During 2010, Tyson Foods has been active in advocating for strong reauthorization of the Child Nutrition Act, which funds school lunch programs—the nutritional lifeline for more than 12 million children at risk of hunger, whose primary meal of the day is eaten at school.

In celebration of the company’s 10 years in hunger relief, Tyson Foods will donate more than one million pounds of food during the month of September, which is national Hunger Action Month.

A video about the company’s hunger relief efforts through ten years can be seen at

Source: Tyson Foods Inc.

Demand for top-quality beef outstripping supply, reports MU

Steak-eating consumers want more USDA Prime quality beef. Missouri cow-calf producers can supply that growing demand in the United States and the world. Cow-calf producers heard those messages repeated by speakers at the second annual University of Missouri Thompson Farm field day in Grundy County, Sept. 21.

Of all cattle fed and marketed in U.S. feedlots, only 3 percent grade USDA Prime, the highest of the four beef quality grades. MU Thompson Farm calves graded more than 10 times higher in that top Prime grade, plus drawing other premiums.

“There are U.S. markets that reward producers with USDA Choice and Prime grade calves,” said David Patterson, MU Extension beef specialist. Patterson showed results of research at the farm since 1997 resulting in improved timed-breeding protocols.

In June a pen of 38 MU calves from Spickard, Mo., topped the AngusSource Carcass Challenge of all commercial feedlots for the U.S. central region for the second quarter of 2010. High-quality calves draw dollar premiums for Prime, Choice, Certified Angus Beef and age-and-source verification.

“Producers leave money on the table when they don’t use improved genetics, management and retained ownership,” said Abner Womack, MU senior economist. He showed producers where to find key figures on the clutter of data on a carcass cutout sheet received from processors.

“It took me about a month to figure this out,” Womack added. He said that calves from timed artificial insemination (TAI), using high-accuracy proven sires, bring an extra $90 over calves from bull matings.

Only producers who retain ownership of their calves see those carcass sheets. To bring premium money back to Missouri, farmers must own, at least partially, the calves all the way through the feedlot to marketing.

Beyond premiums, Womack said, the real value comes from added weight gain, faster growth and increased equity in superior cows retained on the farm.

Jerry Jackson from the Kansas feedlot where the Missouri calves were fed and sold told producers they want more Missouri cattle like the Thompson calves. That request belies the reputation held by many feedlots for fescue-fed Missouri calves.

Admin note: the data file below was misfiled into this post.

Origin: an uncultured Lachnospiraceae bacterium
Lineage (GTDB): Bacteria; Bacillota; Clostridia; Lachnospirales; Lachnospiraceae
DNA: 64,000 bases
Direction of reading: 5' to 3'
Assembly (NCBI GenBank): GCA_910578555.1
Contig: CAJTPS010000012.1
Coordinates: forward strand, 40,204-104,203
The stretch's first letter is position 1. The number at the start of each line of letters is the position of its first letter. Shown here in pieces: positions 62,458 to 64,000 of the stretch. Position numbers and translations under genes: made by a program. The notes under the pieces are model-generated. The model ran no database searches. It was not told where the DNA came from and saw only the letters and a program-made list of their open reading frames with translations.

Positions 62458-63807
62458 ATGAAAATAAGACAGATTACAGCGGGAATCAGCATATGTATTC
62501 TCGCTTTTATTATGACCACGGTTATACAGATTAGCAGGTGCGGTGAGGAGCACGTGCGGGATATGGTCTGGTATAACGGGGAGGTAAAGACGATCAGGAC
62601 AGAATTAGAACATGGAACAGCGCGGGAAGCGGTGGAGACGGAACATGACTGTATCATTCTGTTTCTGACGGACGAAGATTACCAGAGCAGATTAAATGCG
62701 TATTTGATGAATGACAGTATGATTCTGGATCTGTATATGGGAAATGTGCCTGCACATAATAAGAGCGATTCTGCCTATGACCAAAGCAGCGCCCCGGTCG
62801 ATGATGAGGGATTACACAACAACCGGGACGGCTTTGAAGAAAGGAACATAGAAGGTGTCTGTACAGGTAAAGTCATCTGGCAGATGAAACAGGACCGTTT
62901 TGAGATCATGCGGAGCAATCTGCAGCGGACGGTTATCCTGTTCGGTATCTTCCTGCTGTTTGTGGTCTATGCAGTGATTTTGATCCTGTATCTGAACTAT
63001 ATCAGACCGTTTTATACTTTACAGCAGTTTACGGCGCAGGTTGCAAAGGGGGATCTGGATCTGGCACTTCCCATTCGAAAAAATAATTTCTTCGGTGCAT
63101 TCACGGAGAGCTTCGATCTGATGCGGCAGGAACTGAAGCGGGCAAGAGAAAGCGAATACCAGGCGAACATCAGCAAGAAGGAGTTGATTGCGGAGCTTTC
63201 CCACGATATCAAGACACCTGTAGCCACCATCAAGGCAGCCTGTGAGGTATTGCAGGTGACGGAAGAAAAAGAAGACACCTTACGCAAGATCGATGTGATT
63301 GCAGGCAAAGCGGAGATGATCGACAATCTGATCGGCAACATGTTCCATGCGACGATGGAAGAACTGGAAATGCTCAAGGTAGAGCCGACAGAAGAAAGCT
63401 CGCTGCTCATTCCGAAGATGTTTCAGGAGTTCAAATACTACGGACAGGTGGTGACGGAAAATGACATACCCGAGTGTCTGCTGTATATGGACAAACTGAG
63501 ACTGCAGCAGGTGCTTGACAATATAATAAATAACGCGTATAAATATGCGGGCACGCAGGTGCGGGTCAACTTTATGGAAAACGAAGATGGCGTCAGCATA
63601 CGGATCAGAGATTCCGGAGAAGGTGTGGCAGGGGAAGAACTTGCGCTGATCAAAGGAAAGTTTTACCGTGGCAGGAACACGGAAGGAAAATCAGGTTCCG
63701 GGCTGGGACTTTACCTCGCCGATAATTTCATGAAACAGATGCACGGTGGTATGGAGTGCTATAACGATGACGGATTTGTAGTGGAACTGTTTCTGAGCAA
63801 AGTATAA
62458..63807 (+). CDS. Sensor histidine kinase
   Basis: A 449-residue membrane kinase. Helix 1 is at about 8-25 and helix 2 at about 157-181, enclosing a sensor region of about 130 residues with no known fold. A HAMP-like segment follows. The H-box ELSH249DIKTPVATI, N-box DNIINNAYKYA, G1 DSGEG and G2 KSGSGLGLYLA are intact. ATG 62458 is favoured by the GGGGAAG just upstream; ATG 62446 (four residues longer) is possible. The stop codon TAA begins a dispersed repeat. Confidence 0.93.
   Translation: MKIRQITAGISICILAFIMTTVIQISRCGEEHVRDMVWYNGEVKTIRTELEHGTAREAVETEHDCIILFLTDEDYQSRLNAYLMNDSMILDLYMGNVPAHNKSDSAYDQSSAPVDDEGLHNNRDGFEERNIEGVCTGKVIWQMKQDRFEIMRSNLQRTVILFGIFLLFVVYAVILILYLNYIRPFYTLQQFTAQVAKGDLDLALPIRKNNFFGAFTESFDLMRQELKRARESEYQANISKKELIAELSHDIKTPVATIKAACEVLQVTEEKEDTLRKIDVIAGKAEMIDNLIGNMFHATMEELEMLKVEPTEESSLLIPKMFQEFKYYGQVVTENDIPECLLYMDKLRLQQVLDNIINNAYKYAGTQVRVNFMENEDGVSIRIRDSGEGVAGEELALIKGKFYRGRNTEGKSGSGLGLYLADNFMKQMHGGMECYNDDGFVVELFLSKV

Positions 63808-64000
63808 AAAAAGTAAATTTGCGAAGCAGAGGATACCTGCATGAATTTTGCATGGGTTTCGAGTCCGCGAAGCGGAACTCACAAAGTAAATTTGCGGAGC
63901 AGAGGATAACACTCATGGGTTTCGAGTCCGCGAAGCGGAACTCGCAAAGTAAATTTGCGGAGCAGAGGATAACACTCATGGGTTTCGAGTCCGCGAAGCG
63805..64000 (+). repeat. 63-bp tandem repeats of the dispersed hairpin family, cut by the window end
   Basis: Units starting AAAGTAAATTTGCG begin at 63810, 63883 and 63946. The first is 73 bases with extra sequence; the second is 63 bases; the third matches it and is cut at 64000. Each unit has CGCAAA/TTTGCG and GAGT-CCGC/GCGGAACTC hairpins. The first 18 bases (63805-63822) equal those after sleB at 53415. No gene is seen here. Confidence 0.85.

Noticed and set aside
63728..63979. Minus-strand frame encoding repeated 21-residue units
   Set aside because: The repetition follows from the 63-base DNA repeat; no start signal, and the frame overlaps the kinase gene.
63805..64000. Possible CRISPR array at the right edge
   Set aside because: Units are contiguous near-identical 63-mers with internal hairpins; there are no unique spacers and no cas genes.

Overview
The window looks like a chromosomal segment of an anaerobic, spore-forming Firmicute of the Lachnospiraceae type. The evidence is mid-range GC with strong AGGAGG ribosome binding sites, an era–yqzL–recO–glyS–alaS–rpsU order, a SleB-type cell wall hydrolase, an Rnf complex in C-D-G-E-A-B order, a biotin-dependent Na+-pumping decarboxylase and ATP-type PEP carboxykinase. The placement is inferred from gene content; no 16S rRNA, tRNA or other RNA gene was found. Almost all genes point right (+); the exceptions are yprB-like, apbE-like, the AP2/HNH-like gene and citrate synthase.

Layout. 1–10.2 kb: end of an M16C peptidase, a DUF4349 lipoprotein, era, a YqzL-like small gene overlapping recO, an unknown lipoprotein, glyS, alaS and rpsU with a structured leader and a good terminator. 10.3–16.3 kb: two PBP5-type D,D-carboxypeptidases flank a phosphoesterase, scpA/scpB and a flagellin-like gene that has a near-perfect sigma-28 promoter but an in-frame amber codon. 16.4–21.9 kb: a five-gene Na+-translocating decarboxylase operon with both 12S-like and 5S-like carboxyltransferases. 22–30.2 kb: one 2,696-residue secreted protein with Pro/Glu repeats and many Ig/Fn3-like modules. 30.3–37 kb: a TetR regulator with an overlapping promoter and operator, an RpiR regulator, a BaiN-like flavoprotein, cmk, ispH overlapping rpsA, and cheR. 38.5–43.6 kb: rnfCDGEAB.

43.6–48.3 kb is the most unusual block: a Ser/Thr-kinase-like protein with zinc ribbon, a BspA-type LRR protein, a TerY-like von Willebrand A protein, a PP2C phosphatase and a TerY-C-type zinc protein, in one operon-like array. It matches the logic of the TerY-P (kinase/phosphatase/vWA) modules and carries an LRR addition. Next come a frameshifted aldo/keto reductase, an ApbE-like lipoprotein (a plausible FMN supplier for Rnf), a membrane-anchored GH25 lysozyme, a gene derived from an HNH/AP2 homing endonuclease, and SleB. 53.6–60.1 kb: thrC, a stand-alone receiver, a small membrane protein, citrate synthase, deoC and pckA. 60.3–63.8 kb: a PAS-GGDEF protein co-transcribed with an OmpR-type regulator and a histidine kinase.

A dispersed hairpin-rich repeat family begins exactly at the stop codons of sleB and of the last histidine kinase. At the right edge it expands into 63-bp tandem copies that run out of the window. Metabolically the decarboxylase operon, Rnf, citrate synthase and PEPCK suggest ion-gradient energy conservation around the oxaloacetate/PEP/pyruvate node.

“If you have high-quality calves, we want them,” said Jackson from the Irsik & Doll Feed Yard, Garden City, Kan. “We are custom feeders. You retain ownership and collect the premiums.”

Larry Corah, vice president of Certified Angus Beef, Manhattan, Kan., said Missouri producers “with two million mother cows” can help meet the demand for premium-quality beef sought by consumers. Missouri already produces more Prime grade cattle than any other state, Corah added. “You’re in position to increase that more than others.”

Corah, whose job is marketing quality beef, said top U.S. chefs can’t find enough beef that gives the prime eating experience consumers want when they go to a “white-linen-tablecloth restaurant.”

The big surprise has been continued growth in demand for Prime beef in the economic downturn. “Now consumers are buying those steaks at retail and taking them home to grill. In hard times, they don’t want to give up quality eating,” Corah said. “They just don’t go out to eat as often.”

Patterson said survival of the U.S. beef industry depends on producing the quality corn-fed beef wanted by consumers globally. On his second trip to South America, Patterson was told that Brazil can outproduce the U.S. in the commodity beef market. “They now challenge us for the corn-fed quality beef market. The U.S. beef future is not in producing hamburger but Prime steaks.”

On three farm tours, MU Extension speakers told of improved breeding methods, better weaning management, improved herd health and hay testing for better nutrition this winter.

“There is no reason not to use the improved beef technology. You can’t afford not to,” Patterson said. Surveys of U.S. producers show that only 10 percent use artificial insemination and only 50 percent of herds have a set breeding season.

Brazilian herd owners are adopting the U.S. beef technology. “They can’t understand why we don’t use timed AI and ultrasound pregnancy checking,” Patterson said.

In a post-field-day meeting, Patterson said many farmers in the audience “already get it.” Producers who took part in field demonstrations of TAI protocols developed at Thompson Farm brought their carcass cutout sheets from those trials. Their calves sold at 100 percent Choice grade or better with high rates of Prime and CAB premiums.

Thompson Farm is part of the Missouri Agricultural Experiment Station and a site of MU Extension teaching, such as field days and AI schools.

Source: University of Missouri